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There are nearly 450 nuclear reactors in the world, with hundreds more being planned or under construction. There are 104 of these reactors in the United States and 195 in Europe. Imagine what havoc it would wreak on our civilization and the planet’s ecosystems if we were to suddenly witness not just one or two nuclear meltdowns, but 400 or more! How likely is it that our world might experience an event that could ultimately cause hundreds of reactors to fail and melt down at approximately the same time? I venture to say that, unless we take significant protective measures, this apocalyptic scenario is not only possible, but probable.
Consider the ongoing problems caused by three reactor core meltdowns, explosions and breached containment vessels at Japan’s Fukushima Daiichi facility and the subsequent health and environmental issues. Consider the millions of innocent victims who have already died or continue to suffer from horrific radiation-related health problems (“Chernobyl AIDS,” epidemic cancers, chronic fatigue, etcetera) resulting from the Chernobyl reactor explosions, fires and fallout. If just two serious nuclear disasters, spaced 25 years apart, could cause such horrendous environmental catastrophes, it is hard to imagine how we could ever hope to recover from hundreds of similar nuclear incidents occurring simultaneously across the planet. Since more than one-third of all Americans live within 50 miles of a nuclear power plant, this is a serious issue that should be given top priority.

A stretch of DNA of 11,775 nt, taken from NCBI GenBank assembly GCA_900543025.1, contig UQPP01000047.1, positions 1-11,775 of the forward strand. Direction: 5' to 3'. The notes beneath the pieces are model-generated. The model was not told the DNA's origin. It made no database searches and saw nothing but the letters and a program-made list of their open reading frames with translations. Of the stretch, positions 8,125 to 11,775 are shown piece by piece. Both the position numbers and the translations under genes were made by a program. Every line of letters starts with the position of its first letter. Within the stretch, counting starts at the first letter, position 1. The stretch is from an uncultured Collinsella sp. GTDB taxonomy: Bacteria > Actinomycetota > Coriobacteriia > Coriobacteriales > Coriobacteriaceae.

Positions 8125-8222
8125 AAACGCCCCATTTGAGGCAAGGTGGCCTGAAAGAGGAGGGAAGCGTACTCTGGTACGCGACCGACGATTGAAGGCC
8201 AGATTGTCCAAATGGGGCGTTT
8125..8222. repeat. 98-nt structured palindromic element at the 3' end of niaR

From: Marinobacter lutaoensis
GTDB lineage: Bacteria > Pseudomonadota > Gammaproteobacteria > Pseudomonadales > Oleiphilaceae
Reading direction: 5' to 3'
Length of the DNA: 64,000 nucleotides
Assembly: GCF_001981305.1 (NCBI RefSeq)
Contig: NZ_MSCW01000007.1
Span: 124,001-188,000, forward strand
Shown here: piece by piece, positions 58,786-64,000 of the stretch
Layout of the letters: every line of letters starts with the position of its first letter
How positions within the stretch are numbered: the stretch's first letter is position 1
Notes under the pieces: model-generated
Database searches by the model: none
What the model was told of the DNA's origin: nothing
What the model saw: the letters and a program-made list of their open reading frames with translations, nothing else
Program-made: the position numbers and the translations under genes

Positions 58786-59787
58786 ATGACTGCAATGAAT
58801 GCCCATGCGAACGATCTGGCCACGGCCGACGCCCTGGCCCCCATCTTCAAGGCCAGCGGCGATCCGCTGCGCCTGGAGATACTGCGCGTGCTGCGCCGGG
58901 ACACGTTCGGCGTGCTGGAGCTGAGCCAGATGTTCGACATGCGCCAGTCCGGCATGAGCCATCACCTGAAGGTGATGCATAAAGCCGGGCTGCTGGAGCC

In the past 152 years, Earth has been struck by roughly 100 solar storms, causing significant geomagnetic disturbances (GMD), two of which were powerful enough to rank as “extreme GMDs.” If an extreme GMD of such magnitude were to occur today, in all likelihood, it would initiate a chain of events leading to catastrophic failures at the vast majority of our world’s nuclear reactors, similar to but over 100 times worse than, the disasters at both Chernobyl and Fukushima. When massive solar flares launch a huge mass of highly charged plasma (a coronal mass ejection, or CME) directly toward Earth, colliding with our planet’s outer atmosphere and magnetosphere, the result is a significant geomagnetic disturbance.